For us, supporting the Declaration is joining in a clarion call to governments to transform the climate debate and address the human rights implications of climate change. Our vision is for cities across Oregon and our state governor to be the first in the United States to adopt the Declaration on Human Rights and Climate Change.
Three Reasons Why We Support This Declaration
The Top 3 Reasons Beyond Toxics urges you to be among the first to join Oregon’s grassroots movement to adopt the Declaration are:
1) It affirms the universality, interdependence of all human rights and the dependency of all life on Earth on a healthy biosphere and Earth system integrity.
2) It recognizes that climate change, caused by human industrial and consumer activities, disproportionately affects indigenous peoples, working class communities, woman and children, the vulnerable small island communities and future innumerable living beings and systems.
3) It requires that all human beings have the right to active, free, and meaningful participation in planning and decision-making activities, particularly including the rights of indigenous peoples, women and other under-represented groups to equality of meaningful participation. This includes the right for processes to be free of domination by powerful economic actors. This includes the rights of indigenous peoples to participate in the protection of their rights to their lands, territories, natural resources, tenure rights and cultural heritage.
Read the Declaration on Human Rights and Climate Change (PDF) – (Global Network for the Study of Human Rights and the Environment)
Other Resources on Human Rights and Climate Change
- Read the commentary by Tom Kerns, PhD., one of the declaration’s authors and former Beyond Toxics board member
- The Declaration on Human Rights and Climate Change: a new legal tool for global policy change (PDF), Journal of Human Rights and the Environment, Kirsten Davies, Sam Adelman, Anna Grear, Catherine Iorns Magallanes, Tom Kerns and S Ravi Rajan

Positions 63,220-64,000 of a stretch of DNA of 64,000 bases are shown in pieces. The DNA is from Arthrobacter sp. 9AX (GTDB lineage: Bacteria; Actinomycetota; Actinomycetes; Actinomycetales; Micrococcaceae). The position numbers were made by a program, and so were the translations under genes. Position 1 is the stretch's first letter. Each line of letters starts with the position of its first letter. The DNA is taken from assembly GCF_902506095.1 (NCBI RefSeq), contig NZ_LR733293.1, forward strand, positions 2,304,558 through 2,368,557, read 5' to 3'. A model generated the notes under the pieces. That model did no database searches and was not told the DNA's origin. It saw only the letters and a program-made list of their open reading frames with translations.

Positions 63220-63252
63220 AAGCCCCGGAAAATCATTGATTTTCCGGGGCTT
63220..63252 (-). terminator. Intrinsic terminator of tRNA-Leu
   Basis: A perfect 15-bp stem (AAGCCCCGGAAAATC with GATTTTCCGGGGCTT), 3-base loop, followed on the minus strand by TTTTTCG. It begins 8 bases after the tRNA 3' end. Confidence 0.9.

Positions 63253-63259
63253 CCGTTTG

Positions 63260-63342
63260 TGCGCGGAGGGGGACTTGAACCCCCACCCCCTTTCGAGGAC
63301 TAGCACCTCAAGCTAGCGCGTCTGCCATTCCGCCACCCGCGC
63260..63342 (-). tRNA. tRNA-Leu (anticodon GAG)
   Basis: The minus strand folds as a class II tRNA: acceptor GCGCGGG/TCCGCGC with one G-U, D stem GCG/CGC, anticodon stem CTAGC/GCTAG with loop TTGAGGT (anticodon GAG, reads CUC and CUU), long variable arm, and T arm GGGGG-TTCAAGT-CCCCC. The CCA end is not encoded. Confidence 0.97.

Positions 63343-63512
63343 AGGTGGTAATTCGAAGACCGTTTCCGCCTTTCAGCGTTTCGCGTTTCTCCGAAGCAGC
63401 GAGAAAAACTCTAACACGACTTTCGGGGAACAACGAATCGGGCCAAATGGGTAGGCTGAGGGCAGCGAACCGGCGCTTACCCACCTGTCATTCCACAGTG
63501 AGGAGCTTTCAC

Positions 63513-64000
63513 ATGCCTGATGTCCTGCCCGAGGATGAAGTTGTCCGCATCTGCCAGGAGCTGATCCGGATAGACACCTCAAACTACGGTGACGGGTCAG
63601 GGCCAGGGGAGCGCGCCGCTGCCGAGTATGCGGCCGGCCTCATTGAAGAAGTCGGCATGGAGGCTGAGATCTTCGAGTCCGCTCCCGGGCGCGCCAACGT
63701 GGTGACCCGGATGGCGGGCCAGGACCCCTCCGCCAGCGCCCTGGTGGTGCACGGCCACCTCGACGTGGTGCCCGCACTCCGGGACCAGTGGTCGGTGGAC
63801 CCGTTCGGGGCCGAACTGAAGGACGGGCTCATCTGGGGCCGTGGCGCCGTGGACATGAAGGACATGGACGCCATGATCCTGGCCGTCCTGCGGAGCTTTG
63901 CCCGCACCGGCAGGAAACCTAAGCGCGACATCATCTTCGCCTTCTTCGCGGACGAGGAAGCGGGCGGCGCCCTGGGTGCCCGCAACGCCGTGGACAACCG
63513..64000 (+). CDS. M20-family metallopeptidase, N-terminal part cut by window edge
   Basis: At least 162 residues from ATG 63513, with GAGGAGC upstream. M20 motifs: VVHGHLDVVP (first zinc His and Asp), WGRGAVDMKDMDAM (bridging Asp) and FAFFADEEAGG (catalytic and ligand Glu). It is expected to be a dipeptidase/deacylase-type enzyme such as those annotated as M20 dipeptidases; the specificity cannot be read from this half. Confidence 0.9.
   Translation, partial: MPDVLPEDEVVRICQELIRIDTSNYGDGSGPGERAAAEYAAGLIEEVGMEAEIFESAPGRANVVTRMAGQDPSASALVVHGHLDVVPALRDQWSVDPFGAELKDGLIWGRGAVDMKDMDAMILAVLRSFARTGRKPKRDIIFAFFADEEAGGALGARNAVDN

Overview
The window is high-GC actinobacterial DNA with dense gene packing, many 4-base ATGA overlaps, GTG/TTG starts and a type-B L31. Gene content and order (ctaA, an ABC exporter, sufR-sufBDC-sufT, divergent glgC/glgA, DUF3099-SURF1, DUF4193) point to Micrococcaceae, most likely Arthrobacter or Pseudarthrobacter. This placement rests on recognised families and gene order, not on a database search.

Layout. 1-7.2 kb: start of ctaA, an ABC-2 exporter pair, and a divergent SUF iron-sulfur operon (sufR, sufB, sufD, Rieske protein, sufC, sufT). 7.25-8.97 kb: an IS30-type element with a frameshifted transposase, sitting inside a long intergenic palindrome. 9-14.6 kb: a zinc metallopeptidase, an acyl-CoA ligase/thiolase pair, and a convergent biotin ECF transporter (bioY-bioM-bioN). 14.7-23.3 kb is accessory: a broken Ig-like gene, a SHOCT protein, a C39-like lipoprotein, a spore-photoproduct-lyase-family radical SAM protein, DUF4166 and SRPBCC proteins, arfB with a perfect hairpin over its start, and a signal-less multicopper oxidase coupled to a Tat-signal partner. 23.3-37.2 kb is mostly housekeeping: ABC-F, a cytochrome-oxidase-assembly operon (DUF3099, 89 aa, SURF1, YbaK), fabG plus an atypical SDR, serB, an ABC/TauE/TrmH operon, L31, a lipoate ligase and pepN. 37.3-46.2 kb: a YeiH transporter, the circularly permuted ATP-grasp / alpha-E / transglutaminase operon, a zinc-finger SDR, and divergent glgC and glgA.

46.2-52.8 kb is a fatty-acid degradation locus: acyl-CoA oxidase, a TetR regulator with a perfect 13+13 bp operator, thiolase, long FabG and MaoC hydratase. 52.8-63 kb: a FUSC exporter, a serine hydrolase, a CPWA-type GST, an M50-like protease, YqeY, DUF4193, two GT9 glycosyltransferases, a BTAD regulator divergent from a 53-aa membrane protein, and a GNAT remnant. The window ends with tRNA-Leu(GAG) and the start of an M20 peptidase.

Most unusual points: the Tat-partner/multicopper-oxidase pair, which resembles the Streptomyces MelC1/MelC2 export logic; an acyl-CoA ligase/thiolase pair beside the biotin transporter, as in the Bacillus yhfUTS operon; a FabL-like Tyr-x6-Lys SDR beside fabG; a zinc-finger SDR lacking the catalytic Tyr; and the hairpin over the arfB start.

Beyond Toxics and NAACP Eugene-Springfield are partners in the work to promote climate justice through the principles expressed in the Declaration.
MORE on GNHRE (Global Network for the Study of Human Rights and the Environment)
Will you endorse the new Declaration on Human Rights & Climate Change? Fill out one of the forms below to register your support TODAY!
- Choose this form if you represent a business, non-profit or NGO
- Choose this form if you are an individual supporter
Endorsers of our Human Rights Declaration:
* About The Global Network for the Study of Human Rights and the Environment
The GNHRE was founded to pursue human and environmental justice through excellence in research, policy-making and practice. The GNHRE is composed of scholars from a range of disciplines including philosophy, ethno-ecology, human rights and environmental law and is dedicated to the transformation of thought and action in the face of the greatest challenges of the 21st century predicament—including climate change. The GNHRE is currently the largest international network of thinkers, researchers, policy-makers, opinion-formers and community activists in its field. The GNHRE constantly forges new conversations and relationships. It produces and exchanges thought leadership from world-leading scholars, bringing together top level research with insights drawn from community-embedded experience and praxis at the interface between human rights and the environment all over the world.
“The Declaration is statement by scholars across the world that our current approach to climate change is utterly inadequate in the face of this existential threat. Climate change is arguably the greatest human rights issue of all, and we call on every government to stand up as leaders in order to avert disaster—and to do so by questioning the ’taken-for-granted of the current framework of priorities.” – Anna Grear, Professor of Law and Theory at Cardiff Law School UK, and the founder and director of GNHRE
Permanent Peoples’ Tribunal Session on the Human Rights Impacts of Fracking Works On Human Rights, Fracking and Climate Change
Beyond Toxics is a 501(c)(3) non-profit organization and all contributions are fully tax-deductible. Please consider giving a gift of a Beyond Toxics membership to a friend or family member!